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Chapter 4
Tenure and Promotion

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Faculty Committee on Tenure and Promotion

The Committee on Tenure and Promotion is composed of six tenured members of the Faculty of Arts, Sciences and Engineering elected by the faculty, and the provost ex officio without vote. Prior to taking a final vote, T&P meets with members of the administration to discuss the merits of the case. When the committee has completed its deliberations, the chair communicates its recommendations to the school dean and to the candidate and his/her chair. Then the deans of the School of Arts and Sciences or the dean of the School of Engineering, in conjunction with the provost, consider the matter and send a recommendation to the Academic Affairs Committee of the Board of Trustees. Ordinarily the Academic Affairs Committee of the Board of Trustees considers tenure and promotion matters at the spring meeting, just prior to Commencement. The Academic Affairs Committee of the Board of Trustees acts, and only then is tenure officially conferred. This action is reported by the school dean and to the chair of the candidate's department, who communicates it to the candidate.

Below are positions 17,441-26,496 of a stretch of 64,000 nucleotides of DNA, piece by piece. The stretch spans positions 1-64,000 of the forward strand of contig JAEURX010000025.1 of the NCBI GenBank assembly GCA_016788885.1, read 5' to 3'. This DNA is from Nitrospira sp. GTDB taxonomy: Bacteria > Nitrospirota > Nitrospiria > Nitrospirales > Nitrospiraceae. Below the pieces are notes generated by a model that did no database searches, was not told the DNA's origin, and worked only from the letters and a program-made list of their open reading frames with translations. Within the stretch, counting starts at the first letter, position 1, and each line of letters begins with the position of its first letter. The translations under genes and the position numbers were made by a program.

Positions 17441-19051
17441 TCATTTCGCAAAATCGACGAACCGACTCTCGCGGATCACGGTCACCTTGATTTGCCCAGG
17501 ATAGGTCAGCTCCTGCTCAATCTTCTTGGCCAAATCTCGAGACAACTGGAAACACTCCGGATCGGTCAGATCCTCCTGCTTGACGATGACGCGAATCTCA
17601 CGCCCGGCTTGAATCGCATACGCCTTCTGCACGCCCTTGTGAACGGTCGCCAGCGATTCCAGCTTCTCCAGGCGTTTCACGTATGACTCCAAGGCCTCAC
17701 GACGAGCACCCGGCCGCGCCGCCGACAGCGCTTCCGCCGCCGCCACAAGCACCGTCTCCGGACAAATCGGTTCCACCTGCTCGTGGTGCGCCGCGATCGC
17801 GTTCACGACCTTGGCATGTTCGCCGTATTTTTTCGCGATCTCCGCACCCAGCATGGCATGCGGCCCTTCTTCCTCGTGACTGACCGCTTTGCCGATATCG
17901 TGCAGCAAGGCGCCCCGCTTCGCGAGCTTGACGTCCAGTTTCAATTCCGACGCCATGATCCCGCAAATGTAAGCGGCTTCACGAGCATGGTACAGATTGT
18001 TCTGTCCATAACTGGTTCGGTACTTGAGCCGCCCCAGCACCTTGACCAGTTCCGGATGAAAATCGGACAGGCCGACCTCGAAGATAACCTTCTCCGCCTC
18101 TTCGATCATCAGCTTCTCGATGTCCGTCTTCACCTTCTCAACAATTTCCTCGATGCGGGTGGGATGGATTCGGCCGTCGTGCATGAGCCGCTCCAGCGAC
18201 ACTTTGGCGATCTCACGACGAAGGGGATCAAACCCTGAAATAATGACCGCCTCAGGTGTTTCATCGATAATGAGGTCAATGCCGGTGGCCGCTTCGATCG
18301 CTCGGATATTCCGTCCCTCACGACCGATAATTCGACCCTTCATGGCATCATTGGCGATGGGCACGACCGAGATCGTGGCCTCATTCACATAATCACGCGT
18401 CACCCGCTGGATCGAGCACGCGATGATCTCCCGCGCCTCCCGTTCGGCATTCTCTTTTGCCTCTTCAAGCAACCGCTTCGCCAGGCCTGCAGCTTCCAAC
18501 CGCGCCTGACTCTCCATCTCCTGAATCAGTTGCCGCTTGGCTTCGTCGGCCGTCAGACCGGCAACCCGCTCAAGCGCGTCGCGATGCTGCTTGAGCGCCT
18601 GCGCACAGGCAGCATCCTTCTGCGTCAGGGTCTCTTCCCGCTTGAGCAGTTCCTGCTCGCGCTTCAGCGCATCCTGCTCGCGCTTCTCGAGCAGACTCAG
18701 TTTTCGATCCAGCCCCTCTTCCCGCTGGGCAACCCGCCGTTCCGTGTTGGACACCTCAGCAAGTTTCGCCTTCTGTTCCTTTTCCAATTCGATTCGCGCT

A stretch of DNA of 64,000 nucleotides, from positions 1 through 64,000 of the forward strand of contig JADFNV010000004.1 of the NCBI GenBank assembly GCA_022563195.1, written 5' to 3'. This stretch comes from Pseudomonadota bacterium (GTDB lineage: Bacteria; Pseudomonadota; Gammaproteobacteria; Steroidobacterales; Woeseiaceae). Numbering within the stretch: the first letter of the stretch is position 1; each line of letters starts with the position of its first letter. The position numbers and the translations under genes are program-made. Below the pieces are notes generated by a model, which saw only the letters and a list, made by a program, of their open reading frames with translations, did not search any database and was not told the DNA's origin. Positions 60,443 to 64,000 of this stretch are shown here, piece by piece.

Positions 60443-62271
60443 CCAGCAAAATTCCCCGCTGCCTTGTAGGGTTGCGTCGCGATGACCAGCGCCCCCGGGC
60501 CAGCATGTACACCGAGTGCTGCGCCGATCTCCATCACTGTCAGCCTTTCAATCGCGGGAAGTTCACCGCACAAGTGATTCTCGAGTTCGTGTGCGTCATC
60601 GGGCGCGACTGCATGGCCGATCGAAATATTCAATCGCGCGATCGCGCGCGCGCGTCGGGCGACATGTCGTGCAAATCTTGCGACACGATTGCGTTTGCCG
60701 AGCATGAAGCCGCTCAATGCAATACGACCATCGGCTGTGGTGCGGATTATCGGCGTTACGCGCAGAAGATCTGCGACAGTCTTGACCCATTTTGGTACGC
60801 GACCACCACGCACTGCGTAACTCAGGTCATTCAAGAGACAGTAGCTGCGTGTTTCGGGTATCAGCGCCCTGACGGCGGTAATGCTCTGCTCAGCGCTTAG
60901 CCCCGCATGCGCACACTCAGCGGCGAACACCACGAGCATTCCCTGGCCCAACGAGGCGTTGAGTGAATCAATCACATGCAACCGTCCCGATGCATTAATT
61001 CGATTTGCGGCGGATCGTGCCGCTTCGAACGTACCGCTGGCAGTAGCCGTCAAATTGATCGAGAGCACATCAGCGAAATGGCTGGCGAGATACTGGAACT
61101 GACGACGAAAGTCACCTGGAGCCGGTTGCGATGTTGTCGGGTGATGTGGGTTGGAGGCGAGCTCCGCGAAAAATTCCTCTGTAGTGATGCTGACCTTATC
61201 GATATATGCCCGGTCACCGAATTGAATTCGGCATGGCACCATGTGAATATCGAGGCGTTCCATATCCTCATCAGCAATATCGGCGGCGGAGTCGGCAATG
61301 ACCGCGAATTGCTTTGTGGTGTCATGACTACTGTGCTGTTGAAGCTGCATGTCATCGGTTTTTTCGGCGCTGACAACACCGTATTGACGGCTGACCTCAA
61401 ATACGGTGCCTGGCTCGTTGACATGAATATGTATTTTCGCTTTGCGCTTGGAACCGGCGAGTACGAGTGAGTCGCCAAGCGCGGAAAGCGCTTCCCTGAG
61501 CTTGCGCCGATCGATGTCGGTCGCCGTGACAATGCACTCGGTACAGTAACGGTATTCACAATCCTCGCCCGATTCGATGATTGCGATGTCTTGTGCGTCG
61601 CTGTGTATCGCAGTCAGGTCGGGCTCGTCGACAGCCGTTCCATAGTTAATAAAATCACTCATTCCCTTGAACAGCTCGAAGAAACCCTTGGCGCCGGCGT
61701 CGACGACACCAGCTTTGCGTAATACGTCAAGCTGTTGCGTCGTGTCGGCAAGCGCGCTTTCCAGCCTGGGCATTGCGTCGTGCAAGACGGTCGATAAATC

The Committee on Tenure and Promotion periodically issues statements and reports that clarify the standards and procedures involved in evaluating faculty members for tenure and promotion. The majority of these statements are procedural in nature and have been superseded by more current statements from the committee. Statements 1 (issued in 1970 and revised in 1986 and 1989) and 12 (issued in 2005 and revised in 2013) are the most recently published documents and appear below, along with a link to the current version of Statement 11, which typically changes on an annual basis to accommodate changes in procedure. Copies of previous statements are available in the Office of the Provost from the Secretary of the Faculty.